HOW TO SURVIVE AS A JOURNALIST IN UZBEKISTAN. As Uzbekistan prepares for parliamentary elections on 26 December, its national press corps must figure out a way to write about the race without uncovering any unseemly details. In a long article on the website of the Committee for Freedom of Speech and Expression of Uzbekistan ( published on 29 June, an author identified only as D. Morfius, a likely pseudonym, offers a unique peek at the unwritten rules for writing -- or rather not writing -- news in Uzbekistan. Uzbek journalists face a special challenge: They must express confidence about the inevitable victory of good (the forces of President Islam Karimov) over evil, while at the same time avoid declaring that the result of the election is known well in advance.

As Morfius described it, journalism in Uzbekistan requires a well-developed sense of restraint. While some subjects, such as criticisms of Karimov, are predictably taboo, others are less obvious. For example, articles about Uzbekistan's neighbors, Kazakhstan and Kyrgyzstan, appear so rarely that they would almost appear to be banned. Why? According to Morfius, "Because their economies have outstripped Uzbekistan's in terms of economic development, which raises the question of why is Uzbekistan's government so untalented?" It is forbidden to write about other countries' economic achievement or to report that Uzbekistan has one of the lowest per capita rates of foreign direct investment in the CIS. Integration among CIS countries is also off limits as a topic because its discussion might highlight how isolated Uzbekistan has become. Criticism of Uzbekistan's one ally, benefactor, and protector, the United States, is, of course, precluded.

Talking about how people actually live is also problematic, according to Morfius. President Karimov can talk to journalists "for hours about democracy, its gains and achievements," but newspapers should not report on such "prosaic" things as poverty, unemployment, and the months-long backlog of unpaid wages and pensions. According to Morfius, the "size of the average wage in Uzbekistan is treated as a state secret, and such a concept as a basket of consumer goods does not exist in principle...because then it would be revealed that the majority of the population lives belong the minimum survival rate."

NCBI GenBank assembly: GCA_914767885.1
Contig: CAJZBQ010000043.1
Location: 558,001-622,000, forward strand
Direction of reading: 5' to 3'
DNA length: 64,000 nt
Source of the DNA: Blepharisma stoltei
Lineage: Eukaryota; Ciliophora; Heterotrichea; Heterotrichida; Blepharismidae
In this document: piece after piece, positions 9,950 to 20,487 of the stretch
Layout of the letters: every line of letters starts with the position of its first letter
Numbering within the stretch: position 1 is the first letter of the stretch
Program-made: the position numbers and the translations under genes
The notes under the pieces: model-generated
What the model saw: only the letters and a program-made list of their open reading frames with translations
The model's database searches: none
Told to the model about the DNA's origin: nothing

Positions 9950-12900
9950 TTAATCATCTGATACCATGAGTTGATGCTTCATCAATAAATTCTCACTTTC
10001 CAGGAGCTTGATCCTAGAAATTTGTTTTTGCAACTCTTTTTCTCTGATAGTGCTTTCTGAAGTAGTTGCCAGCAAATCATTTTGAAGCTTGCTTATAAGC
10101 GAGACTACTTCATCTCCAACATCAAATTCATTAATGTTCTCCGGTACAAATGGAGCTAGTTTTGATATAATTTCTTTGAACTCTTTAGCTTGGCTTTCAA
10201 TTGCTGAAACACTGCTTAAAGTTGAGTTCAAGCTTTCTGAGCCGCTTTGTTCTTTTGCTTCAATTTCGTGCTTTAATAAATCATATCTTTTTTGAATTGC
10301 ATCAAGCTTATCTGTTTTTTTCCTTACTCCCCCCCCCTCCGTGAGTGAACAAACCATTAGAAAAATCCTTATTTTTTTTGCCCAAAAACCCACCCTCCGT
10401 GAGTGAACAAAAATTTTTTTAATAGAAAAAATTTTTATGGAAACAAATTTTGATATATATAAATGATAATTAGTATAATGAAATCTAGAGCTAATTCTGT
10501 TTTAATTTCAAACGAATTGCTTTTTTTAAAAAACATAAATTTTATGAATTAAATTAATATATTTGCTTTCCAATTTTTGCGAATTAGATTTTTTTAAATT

Statistics about other negative social phenomena are similarly unwelcome. The suicide rate, the number of homeless people, the crime rate, the number of abortions, the rate of venereal disease infection -- all of these numbers are simply not published. Other data -- for example, the cost of the annual celebration for Uzbekistan's independence day or the number of people who work for the Interior Ministry or the intelligence service (SNB) -- is so closely guarded that it appears to have the status of a military secret.

While there are many subjects that journalists know to steer clear of, there are others where they must tread carefully, paying careful attention to details. Even a subject as seemingly straightforward as meetings between heads of states requires attention to word order. If Karimov meets with another president, then the sentence should begin "Uzbek President...." That way, as Russian grammar dictates, his title is capitalized, while that of his colleague is in lower case.